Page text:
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Head of Zeus
Athens
Athens: A History Bruce Clark

A sweeping history of Athens, telling the three-thousand-year story of the birthplace of Western civilization.

Even on the most smog-bound of days, the rocky outcrop on which the Acropolis stands is visible above the sprawling roofscape of the Greek capital. Athens presents one of the most recognizable and symbolically freighted panoramas of any of the world's cities: the pillars and pediments of the Parthenon – the temple dedicated to Athena, goddess of wisdom, that crowns the Acropolis – dominate a city whose name is synonymous for many with civilization itself.

It is hard not to feel the hand of history in such a place. The birthplace of democracy, Western philosophy and theatre, Athens' importance cannot be understated. Few cities have enjoyed a history so rich in artistic creativity and the making of ideas; or one so curiously patterned by alternating cycles of turbulence and quietness. From the legal reforms of the lawmaker Solon in the sixth century BCE to the travails of early twenty-first century Athens, as it struggles with the legacy of the economic crises of the 2000s, Clark brings the city's history to life, evoking its cultural richness and political resonance in this epic, kaleidoscopic history.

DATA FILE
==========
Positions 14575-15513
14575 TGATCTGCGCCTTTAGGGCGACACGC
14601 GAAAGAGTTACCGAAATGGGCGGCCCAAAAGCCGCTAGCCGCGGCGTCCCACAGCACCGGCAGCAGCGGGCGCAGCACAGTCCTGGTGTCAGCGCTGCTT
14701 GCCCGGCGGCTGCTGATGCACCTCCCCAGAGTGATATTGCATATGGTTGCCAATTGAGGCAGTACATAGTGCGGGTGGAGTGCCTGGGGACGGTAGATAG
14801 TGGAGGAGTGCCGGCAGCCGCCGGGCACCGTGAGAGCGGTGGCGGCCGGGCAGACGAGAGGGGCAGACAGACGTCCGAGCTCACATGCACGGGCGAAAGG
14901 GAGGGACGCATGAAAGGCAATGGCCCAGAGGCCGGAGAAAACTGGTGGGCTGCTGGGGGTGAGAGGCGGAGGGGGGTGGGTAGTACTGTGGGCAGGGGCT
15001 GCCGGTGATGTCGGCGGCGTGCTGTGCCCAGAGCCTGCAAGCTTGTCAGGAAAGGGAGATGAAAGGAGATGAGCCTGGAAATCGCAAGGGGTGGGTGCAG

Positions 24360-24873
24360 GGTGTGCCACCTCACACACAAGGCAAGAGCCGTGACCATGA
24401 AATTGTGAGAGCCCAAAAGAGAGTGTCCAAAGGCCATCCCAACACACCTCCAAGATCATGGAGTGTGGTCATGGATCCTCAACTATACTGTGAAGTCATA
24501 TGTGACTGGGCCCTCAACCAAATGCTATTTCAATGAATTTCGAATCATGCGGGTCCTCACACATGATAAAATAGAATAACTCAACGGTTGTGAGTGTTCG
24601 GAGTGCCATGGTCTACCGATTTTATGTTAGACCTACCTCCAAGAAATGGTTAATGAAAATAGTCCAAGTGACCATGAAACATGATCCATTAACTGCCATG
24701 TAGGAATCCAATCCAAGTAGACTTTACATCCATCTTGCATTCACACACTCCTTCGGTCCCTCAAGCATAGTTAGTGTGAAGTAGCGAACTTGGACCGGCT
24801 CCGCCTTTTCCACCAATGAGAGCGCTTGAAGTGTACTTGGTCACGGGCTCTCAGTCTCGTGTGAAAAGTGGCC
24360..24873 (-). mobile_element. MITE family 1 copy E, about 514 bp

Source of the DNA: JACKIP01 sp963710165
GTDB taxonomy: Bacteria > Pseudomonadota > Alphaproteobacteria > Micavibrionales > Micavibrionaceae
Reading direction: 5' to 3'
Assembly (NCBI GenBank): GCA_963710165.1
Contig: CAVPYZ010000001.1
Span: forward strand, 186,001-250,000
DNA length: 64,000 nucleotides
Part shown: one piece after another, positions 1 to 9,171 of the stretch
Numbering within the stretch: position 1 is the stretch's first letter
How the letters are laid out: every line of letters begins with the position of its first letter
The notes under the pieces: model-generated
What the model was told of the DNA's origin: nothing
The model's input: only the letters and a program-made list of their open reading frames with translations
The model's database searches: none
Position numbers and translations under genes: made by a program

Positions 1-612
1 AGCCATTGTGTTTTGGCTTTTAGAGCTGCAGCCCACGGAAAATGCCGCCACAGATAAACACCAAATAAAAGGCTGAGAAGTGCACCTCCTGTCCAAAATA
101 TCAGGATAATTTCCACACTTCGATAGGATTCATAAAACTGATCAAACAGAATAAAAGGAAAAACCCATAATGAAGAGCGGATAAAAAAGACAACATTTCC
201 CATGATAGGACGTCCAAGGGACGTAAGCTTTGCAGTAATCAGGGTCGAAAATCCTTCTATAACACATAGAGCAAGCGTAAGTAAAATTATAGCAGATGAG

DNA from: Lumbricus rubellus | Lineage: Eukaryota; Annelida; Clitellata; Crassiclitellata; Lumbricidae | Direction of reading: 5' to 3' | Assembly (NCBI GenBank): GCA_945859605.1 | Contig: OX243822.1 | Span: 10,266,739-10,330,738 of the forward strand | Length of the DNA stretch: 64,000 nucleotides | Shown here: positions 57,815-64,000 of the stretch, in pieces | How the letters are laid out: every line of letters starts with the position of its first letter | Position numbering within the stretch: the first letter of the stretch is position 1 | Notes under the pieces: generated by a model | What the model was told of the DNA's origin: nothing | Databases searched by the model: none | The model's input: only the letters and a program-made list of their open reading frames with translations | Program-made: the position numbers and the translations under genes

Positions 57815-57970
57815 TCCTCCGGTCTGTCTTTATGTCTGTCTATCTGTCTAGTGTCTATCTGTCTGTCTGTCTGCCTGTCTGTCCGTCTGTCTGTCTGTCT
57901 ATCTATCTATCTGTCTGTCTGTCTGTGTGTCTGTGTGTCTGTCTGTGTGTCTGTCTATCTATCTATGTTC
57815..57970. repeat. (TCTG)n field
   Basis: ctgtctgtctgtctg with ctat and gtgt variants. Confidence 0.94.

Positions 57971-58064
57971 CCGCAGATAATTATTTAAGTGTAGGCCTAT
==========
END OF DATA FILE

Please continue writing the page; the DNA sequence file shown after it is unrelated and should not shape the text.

Head of Zeus, an Apollo book * Ancient History
28 Oct 2021 * 512pp * £9.99 * 9781788548137
REVIEWS
'Clark treats brilliantly both the macrohistory of the war and diplomacy leading to the expulsions and the several local histories of those different communities uprooted in order to become Turks living in Turkey and Greeks living in Greece'
Foreign Affairs on Twice a Stranger
Author

Bruce Clark

Bruce Clark
Bruce Clark writes on European Affairs and Religion for The Economist. He has been diplomatic correspondent of the Financial Times, Moscow correspondent for The Times, and Athens correspondent for Reuters. He is the author of Empire's New Clothes (1995), an exploration of the rise of nationalism in post-Soviet Russia in the 1990s, and Twice a Stranger: How Mass Expulsion Forged Modern Greece and Turkey, a history of the population exchange between Greece and Turkey which took place in the early 1920s following the Treaty of Lausanne. Twice a Stranger won the Runciman Award in 2007.
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